Green waste includes vegetable and fruit scraps from your kitchen, grass clippings, leaves and garden trimmings, and coffee and tea leftovers (including used filters and tea bags). Brown waste includes bread, wood chips, shredded paper, nut shells, and dry straw and pine needles. Having even amounts of each makes for a nutrient-rich mulch.

 

These materials will compost, or break down, better if they are in equal amounts. For instance, if there is too much shredded paper, or brown material, in your composter, it might take a long time for it to break down and may become dry.

 

I placed my Earth Machine right outside my back door --  one tip of many listed in a handy booklet that comes with the composter. Placing it close to an outside door is ideal. If you place it too far from your kitchen or house, you may not use it as often as you like.

 

Another idea I gleaned from various Web sites is that you want to keep a small trash can, preferably with a lid, to hold your kitchen scraps. This way, throughout the week you can collect carrot tops, pepper cores, peeled potato skins, and any fruit or veggie leftovers in a sealed container, and only have to dump it into your composter once or twice a week. Having a lid on your container helps minimize gnats or any fermenting smell.

 

Once you start emptying your kitchen scraps and yard clippings into your composter, it's best to stir or turn it twice a week. Honestly, I'm a lazy composter, and I turn it only every two weeks or so. However, the more you turn your compost, the quicker you end up with mulch. If you're lazy, like me, it just takes longer for that end result.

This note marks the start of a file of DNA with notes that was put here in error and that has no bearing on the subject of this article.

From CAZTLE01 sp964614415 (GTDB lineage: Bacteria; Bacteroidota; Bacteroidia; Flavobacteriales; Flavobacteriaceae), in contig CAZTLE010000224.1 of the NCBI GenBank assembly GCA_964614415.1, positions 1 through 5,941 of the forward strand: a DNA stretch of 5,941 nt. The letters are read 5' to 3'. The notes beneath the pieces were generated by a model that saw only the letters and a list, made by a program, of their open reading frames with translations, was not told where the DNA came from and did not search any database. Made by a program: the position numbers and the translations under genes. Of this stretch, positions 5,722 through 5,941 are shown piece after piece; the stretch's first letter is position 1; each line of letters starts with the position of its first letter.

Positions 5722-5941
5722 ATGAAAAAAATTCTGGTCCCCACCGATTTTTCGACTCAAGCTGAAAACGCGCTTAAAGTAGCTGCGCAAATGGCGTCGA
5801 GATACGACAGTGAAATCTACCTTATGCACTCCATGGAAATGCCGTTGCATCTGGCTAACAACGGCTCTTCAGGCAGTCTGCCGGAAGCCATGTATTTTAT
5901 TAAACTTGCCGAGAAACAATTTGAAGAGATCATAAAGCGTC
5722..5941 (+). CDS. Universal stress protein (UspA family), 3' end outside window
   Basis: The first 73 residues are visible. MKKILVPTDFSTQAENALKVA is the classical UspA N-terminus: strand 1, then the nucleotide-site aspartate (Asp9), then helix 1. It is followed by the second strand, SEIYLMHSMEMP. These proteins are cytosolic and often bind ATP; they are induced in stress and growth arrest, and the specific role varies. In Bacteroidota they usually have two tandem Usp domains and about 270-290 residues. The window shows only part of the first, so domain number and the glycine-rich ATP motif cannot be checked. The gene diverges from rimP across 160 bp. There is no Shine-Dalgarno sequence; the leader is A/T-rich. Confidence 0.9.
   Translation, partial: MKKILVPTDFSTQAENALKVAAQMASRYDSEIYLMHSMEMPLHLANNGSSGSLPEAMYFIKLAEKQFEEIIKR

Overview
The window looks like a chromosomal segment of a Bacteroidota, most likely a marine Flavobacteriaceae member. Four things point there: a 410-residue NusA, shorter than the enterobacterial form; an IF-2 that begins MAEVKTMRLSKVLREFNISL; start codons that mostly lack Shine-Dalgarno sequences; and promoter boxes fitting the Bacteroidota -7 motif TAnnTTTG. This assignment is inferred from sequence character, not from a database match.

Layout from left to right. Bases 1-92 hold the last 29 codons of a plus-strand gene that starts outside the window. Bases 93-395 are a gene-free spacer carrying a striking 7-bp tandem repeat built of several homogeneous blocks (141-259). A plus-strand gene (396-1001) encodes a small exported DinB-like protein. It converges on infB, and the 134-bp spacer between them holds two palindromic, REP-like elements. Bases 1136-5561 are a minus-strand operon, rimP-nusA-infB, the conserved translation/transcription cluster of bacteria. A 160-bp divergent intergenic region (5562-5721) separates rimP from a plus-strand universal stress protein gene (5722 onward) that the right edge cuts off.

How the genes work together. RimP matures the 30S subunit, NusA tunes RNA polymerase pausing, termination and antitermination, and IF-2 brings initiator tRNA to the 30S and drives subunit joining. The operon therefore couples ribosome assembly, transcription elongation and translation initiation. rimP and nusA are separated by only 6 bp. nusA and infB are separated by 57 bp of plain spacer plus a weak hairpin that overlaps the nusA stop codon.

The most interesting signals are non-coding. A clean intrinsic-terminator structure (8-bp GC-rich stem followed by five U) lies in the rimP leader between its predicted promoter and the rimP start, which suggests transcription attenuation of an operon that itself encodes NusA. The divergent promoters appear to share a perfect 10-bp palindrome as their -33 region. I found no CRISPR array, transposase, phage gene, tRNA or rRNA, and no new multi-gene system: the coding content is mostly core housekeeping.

Your compost should retain a consistency of a damp sponge, moist but not too wet. Moisture, or lack thereof, is easily remedied by either adding water if your compost is too dry, or adding brown materials if it is too moist.

 

I live in an arid region, so my problem is usually that my compost is too dry. When I water my plants, I try to add some water to my compost pile. Also, when I empty my small kitchen scrap container, I like to rinse it out with water. I use that water to dampen my compost.

 

Quick tips

Some quick and handy tips for composting:

  • If you select an outdoor composter, keep it close to your house for easy access.
  • Turn or stir your compost weekly for best results.
  • Add water if your compost is too dry; add brown materials, like shredded paper, if your compost is too wet.

Your garden will love you

What comes out of your composter is a nutrient-rich mulch that your plants will love. Mulch is usually pH-balanced, so most plants will benefit from adding it to their soil -- even plants in containers.

 

Your kitchen garbage will be reduced, which means you won't be lugging trash bags to the curb as frequently. You'll save money because you won't need to purchase fertilizer as often for your garden and your plants to prosper. Finally, you can rest assured that any mulch that is washed into the storm drains won't harm aquatic animals.

 

Related reading from Little House and Wise Bread: